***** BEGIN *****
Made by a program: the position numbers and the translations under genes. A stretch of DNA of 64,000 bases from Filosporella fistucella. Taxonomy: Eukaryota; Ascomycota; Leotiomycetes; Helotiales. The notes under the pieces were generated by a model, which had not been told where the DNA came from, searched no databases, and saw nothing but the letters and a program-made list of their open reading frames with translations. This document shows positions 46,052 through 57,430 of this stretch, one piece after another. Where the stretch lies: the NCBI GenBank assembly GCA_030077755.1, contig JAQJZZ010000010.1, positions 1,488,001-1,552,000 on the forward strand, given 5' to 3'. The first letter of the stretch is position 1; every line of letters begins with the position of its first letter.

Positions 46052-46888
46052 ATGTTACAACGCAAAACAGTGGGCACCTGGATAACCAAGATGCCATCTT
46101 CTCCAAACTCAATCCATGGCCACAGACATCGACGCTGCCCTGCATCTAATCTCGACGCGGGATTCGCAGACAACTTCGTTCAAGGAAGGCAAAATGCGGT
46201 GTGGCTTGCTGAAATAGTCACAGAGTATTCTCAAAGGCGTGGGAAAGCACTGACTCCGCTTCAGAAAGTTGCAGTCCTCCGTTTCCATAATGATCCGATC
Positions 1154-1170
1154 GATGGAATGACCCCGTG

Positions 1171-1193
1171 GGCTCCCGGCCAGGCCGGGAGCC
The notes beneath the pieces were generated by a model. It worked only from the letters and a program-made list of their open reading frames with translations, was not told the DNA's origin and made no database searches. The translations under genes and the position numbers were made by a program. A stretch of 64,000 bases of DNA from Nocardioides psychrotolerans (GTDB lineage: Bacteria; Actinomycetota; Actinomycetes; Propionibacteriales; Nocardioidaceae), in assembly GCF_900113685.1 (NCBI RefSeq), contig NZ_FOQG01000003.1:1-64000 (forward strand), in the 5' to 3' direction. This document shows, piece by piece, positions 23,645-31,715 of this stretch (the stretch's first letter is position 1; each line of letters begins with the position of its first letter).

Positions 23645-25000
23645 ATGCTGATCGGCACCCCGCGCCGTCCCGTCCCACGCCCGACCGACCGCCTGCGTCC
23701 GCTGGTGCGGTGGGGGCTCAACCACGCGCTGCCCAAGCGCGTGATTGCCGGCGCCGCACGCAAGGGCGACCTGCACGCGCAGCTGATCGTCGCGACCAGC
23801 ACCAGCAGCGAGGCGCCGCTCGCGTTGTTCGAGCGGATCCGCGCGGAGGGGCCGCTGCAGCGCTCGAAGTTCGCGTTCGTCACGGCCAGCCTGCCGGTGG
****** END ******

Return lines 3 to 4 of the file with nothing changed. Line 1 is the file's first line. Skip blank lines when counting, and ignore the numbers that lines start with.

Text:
46052 ATGTTACAACGCAAAACAGTGGGCACCTGGATAACCAAGATGCCATCTT
46101 CTCCAAACTCAATCCATGGCCACAGACATCGACGCTGCCCTGCATCTAATCTCGACGCGGGATTCGCAGACAACTTCGTTCAAGGAAGGCAAAATGCGGT